It is worth remembering that these same rumors were realities during the de facto government, supported by Camacho and Calvo, which executed massacres on November 15, 2019 in Sacaba, Cochabamba, and on the 19th in Senkata, El Alto.
Just as the lines of financing to this sector linked to the coup and terror from the United States and other latitudes of the Global North remain clearly intact, the governor shows serious limitations to apply the anticovid vaccines to the population that elected him as prefect.
ANTI-CORRUPTION LAW, PROTESTS AND DIALOGUE
During the first year of Arce’s government, completed last November 8, he has been able to fulfill the commitment to achieve political and social stability for the population, through economic growth, industrialization with import substitution and the structural fight against the covid-19 pandemic. This was stated by the President when he presented his first management report to the Plurinational Legislative Assembly, the country’s legislative body.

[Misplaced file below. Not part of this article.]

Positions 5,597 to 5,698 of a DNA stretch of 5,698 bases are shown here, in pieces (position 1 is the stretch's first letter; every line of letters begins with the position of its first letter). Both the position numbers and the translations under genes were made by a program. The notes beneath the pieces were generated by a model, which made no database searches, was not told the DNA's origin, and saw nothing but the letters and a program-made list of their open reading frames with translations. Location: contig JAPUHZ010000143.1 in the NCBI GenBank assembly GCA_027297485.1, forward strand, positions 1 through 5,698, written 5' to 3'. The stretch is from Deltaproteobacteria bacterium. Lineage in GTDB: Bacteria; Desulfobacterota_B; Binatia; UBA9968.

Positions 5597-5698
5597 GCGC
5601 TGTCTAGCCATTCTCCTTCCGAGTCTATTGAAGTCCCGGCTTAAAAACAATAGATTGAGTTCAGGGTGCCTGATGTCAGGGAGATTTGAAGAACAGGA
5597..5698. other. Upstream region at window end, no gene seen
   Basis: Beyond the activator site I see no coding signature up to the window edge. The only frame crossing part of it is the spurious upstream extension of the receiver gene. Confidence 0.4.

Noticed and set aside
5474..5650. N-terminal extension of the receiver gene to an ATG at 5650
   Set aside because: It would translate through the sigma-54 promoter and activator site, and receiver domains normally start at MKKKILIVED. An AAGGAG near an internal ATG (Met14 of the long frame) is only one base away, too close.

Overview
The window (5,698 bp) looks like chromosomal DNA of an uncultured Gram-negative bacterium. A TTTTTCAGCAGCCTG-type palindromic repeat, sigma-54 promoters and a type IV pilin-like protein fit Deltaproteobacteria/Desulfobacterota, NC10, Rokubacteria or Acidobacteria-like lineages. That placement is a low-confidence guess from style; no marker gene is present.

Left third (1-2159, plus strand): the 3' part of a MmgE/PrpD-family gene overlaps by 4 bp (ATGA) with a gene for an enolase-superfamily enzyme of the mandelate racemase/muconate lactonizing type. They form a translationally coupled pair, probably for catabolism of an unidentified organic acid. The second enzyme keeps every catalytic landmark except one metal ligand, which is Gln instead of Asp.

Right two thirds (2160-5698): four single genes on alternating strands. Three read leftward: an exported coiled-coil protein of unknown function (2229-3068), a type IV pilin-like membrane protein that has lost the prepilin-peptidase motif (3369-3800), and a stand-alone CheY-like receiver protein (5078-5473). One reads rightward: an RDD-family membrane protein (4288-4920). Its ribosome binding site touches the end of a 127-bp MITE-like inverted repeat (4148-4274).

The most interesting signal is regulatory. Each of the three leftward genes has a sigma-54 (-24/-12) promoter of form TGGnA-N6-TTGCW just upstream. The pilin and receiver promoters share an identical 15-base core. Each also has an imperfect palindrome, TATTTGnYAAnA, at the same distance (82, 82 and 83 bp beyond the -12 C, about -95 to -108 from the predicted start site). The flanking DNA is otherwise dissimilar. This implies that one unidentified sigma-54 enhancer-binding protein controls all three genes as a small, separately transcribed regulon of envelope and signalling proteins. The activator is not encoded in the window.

He highlighted that, between November 2020 and September 2021, Bolivia reached a “trade surplus” of 1 billion 576 million dollars, an unprecedented figure since 2014. He stated that it was achieved thanks to “a greater dynamization of exports”, which have provided the country with a monthly average income of US$866 million.
He explained that the reversal of the accumulated falls in Gross Domestic Product (GDP) of -12.9% and -12.6% during the second and third quarter of 2020, left by the former de facto president Jeanine Áñez, was achieved after the implementation of different measures to “rebuild the economy” and give with the “proper management” of the covid-19 pandemic.
The LGI/FT, approved last August, responded to the fulfillment of a commitment of the Bolivian State at the international level with the UN and the Financial Action Task Force (FATF), among others, in the prevention and fight against the legitimization of illicit profits and the financing of terrorism.